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Covid cases are on the rise once more in Europe, with numbers of recorded infections having tripled in just six weeks, according to the World Health Organization (WHO). The latest figures show that nearly 3 million new people had the disease in the agency’s defined European region between 11-17 July. This makes up nearly half of all the new cases globally. National authorities reported there had been 3,950 new deaths that week, 90.5 percent of which were people aged 65 or older.
Omicron is driving the latest surge of infections, with its BA.2 and BA.5 strains proving to be highly transmissible. The fact travel has opened up once more and people are again attending large concerts and festivals is also linked to the rise in numbers, as reported by Bloomberg. With more Covid cases, the number of hospital admissions has also doubled. Fortunately, however, the number of patients in intensive care has remained fairly low, signaling that this wave is on the whole less deadly.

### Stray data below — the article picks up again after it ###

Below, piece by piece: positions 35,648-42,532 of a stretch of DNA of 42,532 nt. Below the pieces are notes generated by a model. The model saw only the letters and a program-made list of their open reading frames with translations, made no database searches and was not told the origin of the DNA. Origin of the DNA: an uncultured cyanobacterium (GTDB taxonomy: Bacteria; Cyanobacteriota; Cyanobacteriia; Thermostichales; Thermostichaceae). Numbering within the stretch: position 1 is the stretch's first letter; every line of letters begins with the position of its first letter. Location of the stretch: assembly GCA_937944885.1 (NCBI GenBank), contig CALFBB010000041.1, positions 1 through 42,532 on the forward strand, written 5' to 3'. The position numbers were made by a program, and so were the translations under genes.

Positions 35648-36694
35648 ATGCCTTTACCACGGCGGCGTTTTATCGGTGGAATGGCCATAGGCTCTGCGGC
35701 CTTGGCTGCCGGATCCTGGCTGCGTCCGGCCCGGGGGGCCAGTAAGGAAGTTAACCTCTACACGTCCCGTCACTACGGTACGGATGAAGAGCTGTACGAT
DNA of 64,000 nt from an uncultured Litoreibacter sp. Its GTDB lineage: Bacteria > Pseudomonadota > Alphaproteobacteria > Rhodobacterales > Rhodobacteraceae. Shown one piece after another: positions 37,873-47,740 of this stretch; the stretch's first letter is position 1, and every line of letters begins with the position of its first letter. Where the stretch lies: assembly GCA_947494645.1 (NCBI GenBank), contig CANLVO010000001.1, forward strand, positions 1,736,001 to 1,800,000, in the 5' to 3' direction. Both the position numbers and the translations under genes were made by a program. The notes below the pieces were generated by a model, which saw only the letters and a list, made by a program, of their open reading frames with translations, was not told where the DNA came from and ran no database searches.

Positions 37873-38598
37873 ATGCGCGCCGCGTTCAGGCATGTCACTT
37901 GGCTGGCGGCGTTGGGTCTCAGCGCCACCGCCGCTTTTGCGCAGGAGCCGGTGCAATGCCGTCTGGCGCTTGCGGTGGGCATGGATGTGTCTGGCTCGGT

According to the WHO, many countries are starting to change their testing strategies, whether that’s by monitoring vulnerable groups in particular or focusing on the more severe cases. This will be important to keep in mind for the future, as lower testing will mean lower numbers being reported.
In light of the new data, the WHO warns that hospitalizations will likely rise further in autumn and winter, as schools start up again, people return from holidays, and socializing moves indoors with the colder weather. This will place more pressure on already overburdened healthcare systems across the region. To get ahead of the curve, the UN organization is calling for an increased vaccine uptake, as well as to promote mask wearing and to administer a second booster dose to people who are at risk – whether those who are immunocompromised, or other at-risk groups – at least 3 months after their last dose.
This chart shows how European Covid cases are on the rise once more in the summer of 2022.
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